What is SI?
Supplemental Instruction (SI) is a series of weekly review sessions for students taking historically difficult courses. SI is provided for all students who want to improve their understanding of course material and improve their grades.
Attendance at sessions is voluntary. For you the student, it's a chance to get together with people in your class to compare notes, to discuss important concepts, to develop strategies for studying the subject, and to test yourself before your professor does, so that when he/she does, you'll be ready. At each session you will by guided through this material by your SI leader, a competent student who has previously taken the course.
What is an SI leader?
Have you ever wished you could do something over, knowing what you know now? That's impossible, but you can come close in SI. SI leaders are students themselves and are prepared to share with you what they have learned over the years about how to study. They know the course content and are eager to help guide you through it. They'll be in class with you every day, hearing what you hear and reading what you read. What they won't do is lecture; their job is to help you think about the lectures you hear and the books you read, and then put it all together into some kind of perspective during SI review sessions so you can learn it more efficiently.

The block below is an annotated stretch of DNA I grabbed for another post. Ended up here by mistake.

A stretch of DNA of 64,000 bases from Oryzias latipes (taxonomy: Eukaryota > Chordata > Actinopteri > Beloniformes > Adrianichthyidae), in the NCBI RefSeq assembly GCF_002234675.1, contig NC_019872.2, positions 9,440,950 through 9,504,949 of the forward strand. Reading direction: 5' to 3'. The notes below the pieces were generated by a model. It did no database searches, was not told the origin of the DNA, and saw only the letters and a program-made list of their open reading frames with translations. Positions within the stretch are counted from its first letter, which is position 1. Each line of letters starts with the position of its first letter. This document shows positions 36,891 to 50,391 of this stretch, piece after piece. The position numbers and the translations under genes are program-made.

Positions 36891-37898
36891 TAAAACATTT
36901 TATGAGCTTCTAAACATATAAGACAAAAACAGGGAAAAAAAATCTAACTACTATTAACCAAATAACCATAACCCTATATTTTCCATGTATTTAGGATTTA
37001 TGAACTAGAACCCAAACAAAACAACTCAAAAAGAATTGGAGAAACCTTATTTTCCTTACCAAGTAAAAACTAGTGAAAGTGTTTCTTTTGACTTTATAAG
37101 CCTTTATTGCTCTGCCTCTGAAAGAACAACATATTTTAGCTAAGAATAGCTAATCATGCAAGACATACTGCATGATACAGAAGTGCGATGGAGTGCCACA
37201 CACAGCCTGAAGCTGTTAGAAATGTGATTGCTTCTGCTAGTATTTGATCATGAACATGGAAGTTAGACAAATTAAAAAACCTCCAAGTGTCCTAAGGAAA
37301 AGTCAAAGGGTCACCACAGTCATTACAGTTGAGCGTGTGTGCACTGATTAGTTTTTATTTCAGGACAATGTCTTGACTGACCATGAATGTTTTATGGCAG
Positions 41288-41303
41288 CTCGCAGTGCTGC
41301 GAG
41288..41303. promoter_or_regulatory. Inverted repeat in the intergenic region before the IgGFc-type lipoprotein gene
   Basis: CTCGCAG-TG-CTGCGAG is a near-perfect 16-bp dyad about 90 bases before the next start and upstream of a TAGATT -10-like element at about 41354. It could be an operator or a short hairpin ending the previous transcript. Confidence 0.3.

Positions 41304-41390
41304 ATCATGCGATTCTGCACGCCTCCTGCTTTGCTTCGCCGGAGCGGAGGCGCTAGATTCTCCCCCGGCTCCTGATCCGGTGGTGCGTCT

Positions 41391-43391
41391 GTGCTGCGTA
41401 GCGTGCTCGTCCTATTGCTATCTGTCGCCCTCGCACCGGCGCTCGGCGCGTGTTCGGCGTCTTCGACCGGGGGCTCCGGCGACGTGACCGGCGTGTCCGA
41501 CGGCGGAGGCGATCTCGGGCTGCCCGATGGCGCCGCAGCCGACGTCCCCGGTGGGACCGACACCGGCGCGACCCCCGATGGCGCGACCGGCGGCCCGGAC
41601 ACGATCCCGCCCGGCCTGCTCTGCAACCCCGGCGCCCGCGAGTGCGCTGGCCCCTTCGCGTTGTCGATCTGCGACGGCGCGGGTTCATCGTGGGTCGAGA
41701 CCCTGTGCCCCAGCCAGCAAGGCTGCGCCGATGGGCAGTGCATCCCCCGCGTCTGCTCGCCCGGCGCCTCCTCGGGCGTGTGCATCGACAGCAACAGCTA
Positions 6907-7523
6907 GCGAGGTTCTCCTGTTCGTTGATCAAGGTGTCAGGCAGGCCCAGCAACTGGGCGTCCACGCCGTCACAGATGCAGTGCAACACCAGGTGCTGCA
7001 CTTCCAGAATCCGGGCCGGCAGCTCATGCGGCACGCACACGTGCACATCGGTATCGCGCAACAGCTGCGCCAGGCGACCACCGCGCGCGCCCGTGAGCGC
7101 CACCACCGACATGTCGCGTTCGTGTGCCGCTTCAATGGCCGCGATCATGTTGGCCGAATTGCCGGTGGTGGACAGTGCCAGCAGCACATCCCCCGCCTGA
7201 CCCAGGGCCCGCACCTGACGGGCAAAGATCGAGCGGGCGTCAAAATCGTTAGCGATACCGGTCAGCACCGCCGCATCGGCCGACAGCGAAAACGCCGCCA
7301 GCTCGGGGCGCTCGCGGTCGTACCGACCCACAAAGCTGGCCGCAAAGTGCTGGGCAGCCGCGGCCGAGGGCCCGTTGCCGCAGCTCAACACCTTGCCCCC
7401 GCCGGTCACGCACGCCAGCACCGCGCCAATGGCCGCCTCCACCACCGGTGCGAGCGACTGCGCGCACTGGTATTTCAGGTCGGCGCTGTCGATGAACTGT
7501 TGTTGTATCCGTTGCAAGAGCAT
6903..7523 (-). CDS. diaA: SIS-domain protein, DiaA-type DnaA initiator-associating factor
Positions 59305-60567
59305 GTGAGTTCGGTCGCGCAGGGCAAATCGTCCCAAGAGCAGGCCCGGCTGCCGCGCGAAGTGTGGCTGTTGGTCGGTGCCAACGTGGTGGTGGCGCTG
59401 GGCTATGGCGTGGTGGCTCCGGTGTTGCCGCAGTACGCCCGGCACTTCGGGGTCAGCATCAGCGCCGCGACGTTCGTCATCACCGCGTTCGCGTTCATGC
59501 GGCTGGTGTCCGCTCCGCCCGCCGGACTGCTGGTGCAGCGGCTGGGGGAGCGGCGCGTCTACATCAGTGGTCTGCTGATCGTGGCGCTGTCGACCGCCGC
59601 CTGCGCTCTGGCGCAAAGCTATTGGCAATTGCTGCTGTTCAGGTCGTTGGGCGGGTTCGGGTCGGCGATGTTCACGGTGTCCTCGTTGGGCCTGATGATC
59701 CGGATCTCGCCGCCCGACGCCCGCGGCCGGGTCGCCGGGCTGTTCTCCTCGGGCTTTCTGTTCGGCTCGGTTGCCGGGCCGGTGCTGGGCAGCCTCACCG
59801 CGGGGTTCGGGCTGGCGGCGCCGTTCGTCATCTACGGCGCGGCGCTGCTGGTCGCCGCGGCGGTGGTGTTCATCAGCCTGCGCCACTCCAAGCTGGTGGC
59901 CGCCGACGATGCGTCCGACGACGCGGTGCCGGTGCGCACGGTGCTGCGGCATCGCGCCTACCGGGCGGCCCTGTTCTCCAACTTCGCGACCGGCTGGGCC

When do SI review sessions start?
On the first day of class you will fill out a short survey to let the SI leader know your class schedule. Please bring your official schedule of classes with you to the first class period so you will be able to complete the survey accurately. Each SI leader will set up three or more review sessions a week at times that are best for the majority of the students. You can attend one, two or all three (the choice is yours), and each one will be different because you'll have new material to discuss. SI review sessions are informal. Bring your notes, bring your textbook, and bring your questions.
What is in it for me?
If you attend SI sessions regularly, chances are you'll earn a better grade. You'll have developed a better understanding of course content as well as more effective ways of studying. This will help you in other classes also.